Case 3000 concerns the purchase of three submarines from ThyssenKrupp of Germany, in which Netanyahu has so far not been implicated. A number of high-ranking former officials have been called in to testify in the case, including former Israel Navy chief Eliezer Marom, former deputy national security head Avriel Bar-Yosef, and aides to Yuval Steinitz, at the time Strategic Planning minister. Steinitz, now National Infrastructures minister, was also expected to testify. The key (state’s) witness in the case is Michael Ganor, who formerly represented the German shipyard in Israel. Ganor’s lawyer, David Shimron, is a relative of Netanyahu and a close friend whose law partner Yitzhak Molcho frequently acted as an emissary for Netanyahu on diplomatic missions. Both Netanyahu and Shimron say that the prime minister was unaware that Shimron was representing Ganor – and stood to collect extremely large fees – for representing Ganor. The complicated nature of the case, in which new witnesses continue to be called in, makes prospects for a speedy decision on possible criminal responsibility remote indeed.

Rail Record

May’s average of 299,000 passengers per day set a new record for Israel Railways, as was the 31.5 million passengers who traveled by train in the first half of 2017. The government-owned railroad reported that a train had successfully completed the first test run on the new line to Jerusalem, due to open next April. The line, on which construction began in 2001, will cut travel time on the Tel Aviv-Jerusalem route to 28 minutes, about half the time of road transportation and far faster than trains on the existing route on the right-of-day that dates back to the British Mandate.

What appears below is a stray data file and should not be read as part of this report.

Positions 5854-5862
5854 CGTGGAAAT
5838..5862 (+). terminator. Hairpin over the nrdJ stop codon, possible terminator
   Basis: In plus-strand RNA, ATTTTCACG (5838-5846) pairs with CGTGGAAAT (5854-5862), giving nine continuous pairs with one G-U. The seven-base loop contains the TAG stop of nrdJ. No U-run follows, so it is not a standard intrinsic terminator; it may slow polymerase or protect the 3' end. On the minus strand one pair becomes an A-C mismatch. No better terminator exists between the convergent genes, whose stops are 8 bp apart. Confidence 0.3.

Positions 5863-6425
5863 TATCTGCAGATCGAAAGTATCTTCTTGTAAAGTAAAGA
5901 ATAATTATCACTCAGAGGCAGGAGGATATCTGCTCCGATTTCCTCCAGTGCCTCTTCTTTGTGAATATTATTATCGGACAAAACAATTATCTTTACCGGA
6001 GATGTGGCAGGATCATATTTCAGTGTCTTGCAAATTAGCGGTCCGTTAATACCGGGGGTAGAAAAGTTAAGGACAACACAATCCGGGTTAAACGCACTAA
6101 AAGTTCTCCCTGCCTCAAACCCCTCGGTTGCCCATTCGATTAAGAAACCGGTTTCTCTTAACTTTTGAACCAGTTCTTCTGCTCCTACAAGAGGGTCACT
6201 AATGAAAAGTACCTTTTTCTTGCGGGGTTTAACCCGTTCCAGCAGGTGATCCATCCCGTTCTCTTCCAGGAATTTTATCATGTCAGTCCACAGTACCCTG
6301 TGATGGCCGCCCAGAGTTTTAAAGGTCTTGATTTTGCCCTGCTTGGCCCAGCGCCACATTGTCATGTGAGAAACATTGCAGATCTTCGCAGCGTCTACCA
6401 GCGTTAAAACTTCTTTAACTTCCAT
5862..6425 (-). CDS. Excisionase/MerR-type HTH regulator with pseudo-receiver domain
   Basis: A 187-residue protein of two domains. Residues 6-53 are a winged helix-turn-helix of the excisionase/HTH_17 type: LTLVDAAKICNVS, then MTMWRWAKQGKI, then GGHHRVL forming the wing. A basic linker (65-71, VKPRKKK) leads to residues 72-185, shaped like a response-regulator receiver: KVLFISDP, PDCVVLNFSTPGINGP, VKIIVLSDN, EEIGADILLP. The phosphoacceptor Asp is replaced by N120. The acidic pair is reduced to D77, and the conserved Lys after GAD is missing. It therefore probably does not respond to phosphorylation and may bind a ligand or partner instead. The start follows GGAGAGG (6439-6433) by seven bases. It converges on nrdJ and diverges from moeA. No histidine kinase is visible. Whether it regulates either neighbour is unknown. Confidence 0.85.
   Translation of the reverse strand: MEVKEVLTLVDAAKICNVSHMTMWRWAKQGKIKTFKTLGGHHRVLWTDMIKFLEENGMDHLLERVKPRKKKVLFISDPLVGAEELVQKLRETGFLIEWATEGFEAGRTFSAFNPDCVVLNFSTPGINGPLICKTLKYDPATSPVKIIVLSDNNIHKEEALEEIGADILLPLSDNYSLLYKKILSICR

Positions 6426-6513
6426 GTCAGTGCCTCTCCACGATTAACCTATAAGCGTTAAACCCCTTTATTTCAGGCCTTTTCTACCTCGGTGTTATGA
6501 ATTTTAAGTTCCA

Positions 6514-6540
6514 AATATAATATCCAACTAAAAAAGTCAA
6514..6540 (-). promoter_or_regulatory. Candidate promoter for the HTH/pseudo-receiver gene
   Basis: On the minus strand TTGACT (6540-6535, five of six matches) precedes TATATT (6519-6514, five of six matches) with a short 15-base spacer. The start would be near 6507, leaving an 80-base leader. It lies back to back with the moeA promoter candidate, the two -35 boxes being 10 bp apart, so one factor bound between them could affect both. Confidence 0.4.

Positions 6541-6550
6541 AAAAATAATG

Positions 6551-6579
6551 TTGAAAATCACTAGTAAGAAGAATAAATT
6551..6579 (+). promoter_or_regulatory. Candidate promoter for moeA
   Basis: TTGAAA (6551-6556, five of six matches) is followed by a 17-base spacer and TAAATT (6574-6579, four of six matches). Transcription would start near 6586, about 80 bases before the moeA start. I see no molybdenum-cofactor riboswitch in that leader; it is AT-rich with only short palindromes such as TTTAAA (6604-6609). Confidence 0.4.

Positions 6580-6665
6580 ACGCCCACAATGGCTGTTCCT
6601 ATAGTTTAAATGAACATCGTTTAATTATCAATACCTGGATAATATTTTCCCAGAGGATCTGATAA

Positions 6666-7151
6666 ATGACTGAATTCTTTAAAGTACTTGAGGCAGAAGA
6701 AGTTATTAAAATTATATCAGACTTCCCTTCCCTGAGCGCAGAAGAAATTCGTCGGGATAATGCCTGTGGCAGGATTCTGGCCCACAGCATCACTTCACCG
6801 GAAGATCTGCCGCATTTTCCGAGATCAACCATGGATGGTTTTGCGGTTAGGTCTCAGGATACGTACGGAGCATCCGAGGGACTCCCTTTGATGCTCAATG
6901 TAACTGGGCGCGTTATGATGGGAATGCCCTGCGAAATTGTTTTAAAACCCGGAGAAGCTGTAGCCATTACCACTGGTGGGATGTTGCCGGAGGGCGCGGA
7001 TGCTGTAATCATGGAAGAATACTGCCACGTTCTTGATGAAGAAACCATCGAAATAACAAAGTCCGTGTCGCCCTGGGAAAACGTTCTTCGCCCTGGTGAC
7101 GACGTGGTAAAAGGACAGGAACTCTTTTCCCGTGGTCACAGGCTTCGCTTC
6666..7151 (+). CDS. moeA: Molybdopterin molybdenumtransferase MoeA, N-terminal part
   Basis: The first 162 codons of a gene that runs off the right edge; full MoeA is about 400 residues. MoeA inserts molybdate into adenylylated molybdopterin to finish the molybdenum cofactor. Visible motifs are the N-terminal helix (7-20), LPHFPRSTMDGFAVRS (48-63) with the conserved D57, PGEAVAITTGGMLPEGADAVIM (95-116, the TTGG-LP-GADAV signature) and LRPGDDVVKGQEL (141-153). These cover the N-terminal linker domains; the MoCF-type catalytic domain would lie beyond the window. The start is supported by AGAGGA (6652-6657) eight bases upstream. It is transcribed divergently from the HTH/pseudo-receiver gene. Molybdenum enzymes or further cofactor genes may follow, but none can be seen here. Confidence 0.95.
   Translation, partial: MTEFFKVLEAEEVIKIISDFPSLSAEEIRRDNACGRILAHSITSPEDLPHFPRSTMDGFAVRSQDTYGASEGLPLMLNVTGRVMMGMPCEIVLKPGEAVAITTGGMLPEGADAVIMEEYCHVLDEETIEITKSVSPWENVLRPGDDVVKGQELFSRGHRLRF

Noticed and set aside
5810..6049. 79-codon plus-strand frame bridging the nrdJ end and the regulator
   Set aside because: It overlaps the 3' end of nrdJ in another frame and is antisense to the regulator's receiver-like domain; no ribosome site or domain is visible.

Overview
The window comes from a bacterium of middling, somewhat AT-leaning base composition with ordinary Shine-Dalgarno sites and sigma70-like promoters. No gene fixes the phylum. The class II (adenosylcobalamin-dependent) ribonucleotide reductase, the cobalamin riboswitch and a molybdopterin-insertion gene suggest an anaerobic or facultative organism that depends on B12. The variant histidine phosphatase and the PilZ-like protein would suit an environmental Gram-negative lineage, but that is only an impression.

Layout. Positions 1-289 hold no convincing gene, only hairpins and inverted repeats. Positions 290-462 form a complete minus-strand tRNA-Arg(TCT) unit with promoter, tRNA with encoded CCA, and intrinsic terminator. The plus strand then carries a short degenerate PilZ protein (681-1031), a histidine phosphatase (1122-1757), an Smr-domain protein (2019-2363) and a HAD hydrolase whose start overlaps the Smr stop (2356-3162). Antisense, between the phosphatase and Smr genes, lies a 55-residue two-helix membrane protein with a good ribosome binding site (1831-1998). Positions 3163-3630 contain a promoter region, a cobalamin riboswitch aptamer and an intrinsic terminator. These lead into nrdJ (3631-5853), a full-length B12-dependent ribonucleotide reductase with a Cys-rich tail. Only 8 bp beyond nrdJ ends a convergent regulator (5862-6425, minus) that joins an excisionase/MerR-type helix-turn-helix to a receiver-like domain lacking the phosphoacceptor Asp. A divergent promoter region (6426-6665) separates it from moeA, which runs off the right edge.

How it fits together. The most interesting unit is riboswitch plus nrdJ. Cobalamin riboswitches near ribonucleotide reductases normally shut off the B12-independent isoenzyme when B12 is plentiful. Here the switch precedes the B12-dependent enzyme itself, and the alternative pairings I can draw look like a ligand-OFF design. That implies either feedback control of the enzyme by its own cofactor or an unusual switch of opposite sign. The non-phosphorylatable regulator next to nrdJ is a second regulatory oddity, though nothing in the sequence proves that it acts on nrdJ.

The Economy

Teva’s Troubles

The fortunes of Teva Pharmaceuticals, long considered Israel’s strongest company whose shares were the cornerstone of conservative Israeli investment, continue to decline. The company, which has its base in Petah Tikva and Jerusalem and subsidiaries around the world, has suffered a drop both in current earnings and projected future earnings, large-scale layoffs, inability to keep a CEO (it’s had three in the past few years), worker unrest and delayed product launches, plummeting credit ratings and cash-flow problems, just to name a few. Much of the difficulty stems from two main sources: expiration of the patents on Copaxone, the $1M-a-year-plus blockbuster multiple sclerosis treatment, which it introduced back in 1996 and the massive debt build up by its hyper-aggressive acquisitions policy, including last year’s purchase of Allergan’s generics division for a whopping $40M. It’s still not clear how much retrenchment will be needed to cure the company, which over the last 20-odd years morphed from an Israeli pharma that was small on the world scale into the global biggest producer and marketer of generic pharmaceuticals. Industry analysts suggest that Teva has enough inherent strength to survive the crisis, particularly if it finally fills the vacant CEO and CFO posts that have been filled with interim appointees for most of 2017.

FC Reserves Set Record

Israel’s foreign exchange reserves rose to a record $110-111M at the end of July 2017, up $1.405M from their level at the end of the previous month, according to a Bank of Israel report. Reserves now represent 33.8% of Gross Domestic Product.

S&P Raises Outlook

International credit rating agency S&P is changing its rating outlook for Israel from neutral to positive. The change means that an upgrade in Israel’s credit rating is possible in 6-24 months.

Growth Equals 2.7%

Israel’s Gross Domestic Product grew at an annualized 2.7% in the second quarter of 2017, the Central Bureau of Statistics reported. Growth was just 0.6% in the first quarter. Growth rate for the first half of the year amounted to 2.1%, well below the over 4% figure for the first half of the preceding year.

Unemployment Down

Israel’s unemployment rate in July was 4.1%, down from 4.3% in June, the Central Bureau of Statistics reported.